Accounting Firms Want to Join a Subsidy Program for Cheap Foreign Workers

It’s a typically incomplete (or maybe biased) story about an industry wanting to hire, at virtually hidden cut-rates, skilled foreign workers when there is a surplus of American workers.

This time it is the accounting industry making the usual argument that they need more workers than they can find in the United States, and all they want is an ever-so-slight change in the rules to give them these workers at a discount of 7.65 percent from what they would have to pay U.S. workers. (Of course, they never mention the subsidy.)

The program at risk is Optional Practical Training (OPT), an administrative creation of the Bush II and Obama administrations, which gives recent foreign alumni up to three years of legal work in the United States while still here on their student visas. (Congress did not create the program.)

The accounting industry, clever as it is with definitions, wants to define the concept of STEM (science, technology, engineering, and math) to include accounting, as it does not now. Why? Because with the new definition the prosperous accounting industry would be able to hire new alien alumni for a full three years after college, not the one year that OPT now offers to new accounting grads.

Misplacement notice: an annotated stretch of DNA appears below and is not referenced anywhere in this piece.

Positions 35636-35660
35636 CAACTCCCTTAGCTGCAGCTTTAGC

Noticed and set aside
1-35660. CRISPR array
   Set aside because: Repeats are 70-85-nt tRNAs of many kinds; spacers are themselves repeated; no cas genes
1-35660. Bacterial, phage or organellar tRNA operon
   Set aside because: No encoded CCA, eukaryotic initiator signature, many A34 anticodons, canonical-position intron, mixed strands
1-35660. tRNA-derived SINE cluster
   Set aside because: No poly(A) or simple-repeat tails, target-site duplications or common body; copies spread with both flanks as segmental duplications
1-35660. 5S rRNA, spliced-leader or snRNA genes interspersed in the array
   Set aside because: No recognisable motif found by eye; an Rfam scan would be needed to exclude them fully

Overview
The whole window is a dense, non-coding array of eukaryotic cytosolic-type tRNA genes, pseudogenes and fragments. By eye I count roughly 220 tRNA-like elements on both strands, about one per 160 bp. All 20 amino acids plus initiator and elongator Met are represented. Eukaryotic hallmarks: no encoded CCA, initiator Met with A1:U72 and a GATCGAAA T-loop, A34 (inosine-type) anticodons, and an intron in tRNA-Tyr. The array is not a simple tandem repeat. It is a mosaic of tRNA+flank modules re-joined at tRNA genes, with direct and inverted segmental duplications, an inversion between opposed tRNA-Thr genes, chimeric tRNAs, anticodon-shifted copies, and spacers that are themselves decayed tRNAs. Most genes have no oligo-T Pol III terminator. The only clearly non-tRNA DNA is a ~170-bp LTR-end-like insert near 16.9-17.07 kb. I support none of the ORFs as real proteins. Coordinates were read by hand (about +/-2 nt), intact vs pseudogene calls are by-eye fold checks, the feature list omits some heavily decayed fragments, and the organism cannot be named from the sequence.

What continues to be irritating is the fact that even the generally competent Wall Street Journal, which broke the story, left out the variable of the subsidy, just as the employers would prefer.

The hidden subsidy relates to the fact that OPT defines the alumni as students (with F-1 visas) and as such they are not covered by payroll taxes. This means that an accounting firm that paid an OPT worker at $80,000 a year for three years would save $18,360 over the three years if it hired an alien as opposed to an American or legal permanent resident at the same basic pay rate.

With both the employer and the worker saving $18,360 each over the three years, this means a combined loss to the Social Security and Medicare Trust funds of $36,720 in that time period. This is a subject never mentioned by employers.

The Wall Street Journal does get credit for pointing out that according to the industry’s own statistics:

81,782 people received U.S. bachelor’s or master’s degrees in accounting in the 2013-3014 academic year … but only 43,252 of those degree holders were hired by CPA firms.

Now accounting does use numbers, as does math generally, but we are not dealing with academic concepts here; the industry is asking for permission to hire more foreign workers, at a discount, thus pushing aside Americans. One hopes that neither Congress nor Secretary Kelly agrees.

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